Cannabinoids are potent antibiotics against MRSA: why the neglect?
All the major cannabinoids, which are found in the hemp plant, Cannabis sativa, have been shown to be powerful antibiotics. What is more, they have been shown to be effective against the "superbug" MRSA.
What is MRSA
MRSA is the abbreviation for methicillin-resistant Stapylococcus aureus.
Stapylococcus aureus bacteria are widespread and can live on the skin and in the throat and nose of healthy people without causing any problems. At most, they might cause pimples or the skin disease impetigo.
However, if Stapylococcus aureus succeeds in penetrating into the interior of the body, for example, through a wound or surgical incision, it can cause serious conditions. These include infections of the blood (sepsis), soft tissue (cellulitis), lungs (pneumonia) or heart (endocarditis).
Although these conditions are serious, and can be life-threatening if left untreated, they are usually cured by a course of antibiotics. Methicillin is a potent antibiotic from the penicillin family that can often be used successfully to treat Stapylococcus aureus infections.
MRSA bacteria magnified 9560x
Unfortunately, strains of Stapylococcus aureus have emerged, which are resistant to methicillin.
The immune system of healthy people can deal even with MRSA. However, elderly people, patients subjected to cancer chemotherapy or major surgery, people with AIDS, organ transplant recipients, young children and others with a weaker immune system are unable to fight this superbug.
MRSA infections cause serious problems and many deaths in hospitals and care homes. For this reason, MRSA is classed as a serious risk for public health. According to data published by the Center for Disease Control in 2007, over 18,500 hospital deaths per year in the USA are due to MRSA. The costs of direct healthcare are increased by up to $9.7 billion per year because of MRSA.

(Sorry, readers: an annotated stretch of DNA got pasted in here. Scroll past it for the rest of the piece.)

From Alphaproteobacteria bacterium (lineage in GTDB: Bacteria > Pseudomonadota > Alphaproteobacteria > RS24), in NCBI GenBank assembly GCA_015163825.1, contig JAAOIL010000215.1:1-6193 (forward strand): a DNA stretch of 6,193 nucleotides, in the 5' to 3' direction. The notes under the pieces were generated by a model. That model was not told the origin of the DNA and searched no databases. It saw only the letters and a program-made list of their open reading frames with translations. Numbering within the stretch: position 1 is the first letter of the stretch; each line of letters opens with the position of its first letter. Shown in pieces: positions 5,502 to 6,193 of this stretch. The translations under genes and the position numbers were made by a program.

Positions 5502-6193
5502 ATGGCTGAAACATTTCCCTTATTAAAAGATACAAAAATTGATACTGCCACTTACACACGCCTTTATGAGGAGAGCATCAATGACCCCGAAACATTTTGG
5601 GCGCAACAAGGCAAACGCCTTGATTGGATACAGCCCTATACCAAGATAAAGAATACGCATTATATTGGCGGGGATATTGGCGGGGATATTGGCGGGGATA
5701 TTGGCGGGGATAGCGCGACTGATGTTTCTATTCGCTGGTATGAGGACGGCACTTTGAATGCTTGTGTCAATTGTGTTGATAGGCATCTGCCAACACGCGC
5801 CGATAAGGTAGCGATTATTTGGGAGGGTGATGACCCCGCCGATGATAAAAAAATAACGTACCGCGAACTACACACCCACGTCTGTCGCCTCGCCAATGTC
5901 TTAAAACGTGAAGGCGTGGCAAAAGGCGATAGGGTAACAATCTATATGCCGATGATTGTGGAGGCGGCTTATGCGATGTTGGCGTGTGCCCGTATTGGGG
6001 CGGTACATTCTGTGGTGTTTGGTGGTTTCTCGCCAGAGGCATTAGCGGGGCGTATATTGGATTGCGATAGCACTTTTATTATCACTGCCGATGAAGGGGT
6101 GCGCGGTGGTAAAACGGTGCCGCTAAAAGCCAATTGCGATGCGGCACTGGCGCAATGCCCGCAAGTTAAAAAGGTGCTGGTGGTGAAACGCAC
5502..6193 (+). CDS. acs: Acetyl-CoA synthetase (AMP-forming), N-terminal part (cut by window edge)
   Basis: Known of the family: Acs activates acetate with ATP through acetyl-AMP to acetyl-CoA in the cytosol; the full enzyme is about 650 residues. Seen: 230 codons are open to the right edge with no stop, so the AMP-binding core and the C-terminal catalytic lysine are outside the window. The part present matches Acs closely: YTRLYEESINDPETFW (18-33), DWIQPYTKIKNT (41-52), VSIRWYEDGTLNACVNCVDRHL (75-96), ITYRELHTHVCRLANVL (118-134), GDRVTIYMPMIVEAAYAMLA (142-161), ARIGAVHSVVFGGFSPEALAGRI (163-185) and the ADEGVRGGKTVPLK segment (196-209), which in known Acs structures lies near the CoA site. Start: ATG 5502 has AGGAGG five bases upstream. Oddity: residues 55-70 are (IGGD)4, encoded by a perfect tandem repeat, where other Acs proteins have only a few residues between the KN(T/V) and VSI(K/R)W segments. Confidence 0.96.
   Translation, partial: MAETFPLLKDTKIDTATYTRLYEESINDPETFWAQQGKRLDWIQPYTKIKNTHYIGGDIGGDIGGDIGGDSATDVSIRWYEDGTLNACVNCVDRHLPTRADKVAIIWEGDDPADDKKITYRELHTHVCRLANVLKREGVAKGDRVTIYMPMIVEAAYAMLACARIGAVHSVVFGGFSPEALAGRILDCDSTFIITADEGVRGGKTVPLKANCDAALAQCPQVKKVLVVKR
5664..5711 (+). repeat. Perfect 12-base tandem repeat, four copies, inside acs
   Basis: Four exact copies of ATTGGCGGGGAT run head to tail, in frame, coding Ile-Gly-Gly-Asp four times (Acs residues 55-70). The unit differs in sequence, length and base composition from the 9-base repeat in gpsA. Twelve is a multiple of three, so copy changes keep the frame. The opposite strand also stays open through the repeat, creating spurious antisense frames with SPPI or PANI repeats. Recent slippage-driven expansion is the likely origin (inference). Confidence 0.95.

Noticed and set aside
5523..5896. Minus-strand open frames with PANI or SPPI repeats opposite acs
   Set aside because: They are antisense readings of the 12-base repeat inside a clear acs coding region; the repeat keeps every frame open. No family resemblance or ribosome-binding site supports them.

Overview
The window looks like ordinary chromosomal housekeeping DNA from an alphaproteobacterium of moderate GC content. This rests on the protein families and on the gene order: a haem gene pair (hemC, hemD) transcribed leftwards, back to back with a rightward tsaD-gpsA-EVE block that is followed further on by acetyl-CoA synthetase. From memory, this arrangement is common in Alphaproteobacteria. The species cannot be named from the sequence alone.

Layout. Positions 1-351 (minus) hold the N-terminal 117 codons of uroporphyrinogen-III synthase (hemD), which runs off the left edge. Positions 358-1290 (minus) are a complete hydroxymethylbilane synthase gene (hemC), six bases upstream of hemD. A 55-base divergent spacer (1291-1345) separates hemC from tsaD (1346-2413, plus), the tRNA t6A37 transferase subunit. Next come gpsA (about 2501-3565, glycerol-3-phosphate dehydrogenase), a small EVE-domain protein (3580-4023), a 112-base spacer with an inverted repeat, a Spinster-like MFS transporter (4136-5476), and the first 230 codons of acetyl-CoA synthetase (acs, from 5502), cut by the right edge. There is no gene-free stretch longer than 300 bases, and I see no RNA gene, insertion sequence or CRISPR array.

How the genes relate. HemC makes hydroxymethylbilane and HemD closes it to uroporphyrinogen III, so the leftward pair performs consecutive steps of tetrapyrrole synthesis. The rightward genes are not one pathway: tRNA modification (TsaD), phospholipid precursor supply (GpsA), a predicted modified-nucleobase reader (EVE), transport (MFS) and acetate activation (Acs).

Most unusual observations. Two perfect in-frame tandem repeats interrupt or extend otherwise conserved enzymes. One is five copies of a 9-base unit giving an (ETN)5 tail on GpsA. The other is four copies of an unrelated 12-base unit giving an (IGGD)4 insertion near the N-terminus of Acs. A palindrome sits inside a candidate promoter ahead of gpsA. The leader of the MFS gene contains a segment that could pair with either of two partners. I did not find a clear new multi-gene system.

Antibiotic activity of Cannabis sativa
Attention is often focused on the traditional religious uses of cannabis, which relate to its psychoactive properties (i.e. the effect on mental processes and mood). However, it also has a long history of medicinal use. This includes a recognition of its antiseptic, antibacterial properties in the ancient cultures of Africa, Greece and the Middle East.
Western scientists started investigating these antiseptic properties in the 1950s. Preparations made from the plant were shown to be very effective antiseptics when applied to the skin or inside the mouth. They were also active against tuberculosis.
At that time, not enough was known about the constituents of the plant to be able to identify which ones were responsible. However, in the 1970s-1980s researchers showed that it is cannabinoids and their precursors, which provide the antimicrobial activity. These include cannabichromene, cannabigerol and cannabidiol, which are not psychoactive, as well as Δ9-tetrahydrocannabinol (THC), which is.
In 2008, scientists from three centres in Italy and the School of Pharmacy at the University of London, UK, published the results of a joint study. This was a structure-activity study, which aimed to find out exactly which chemical structures on the cannabinoids give them their antimicrobial activity.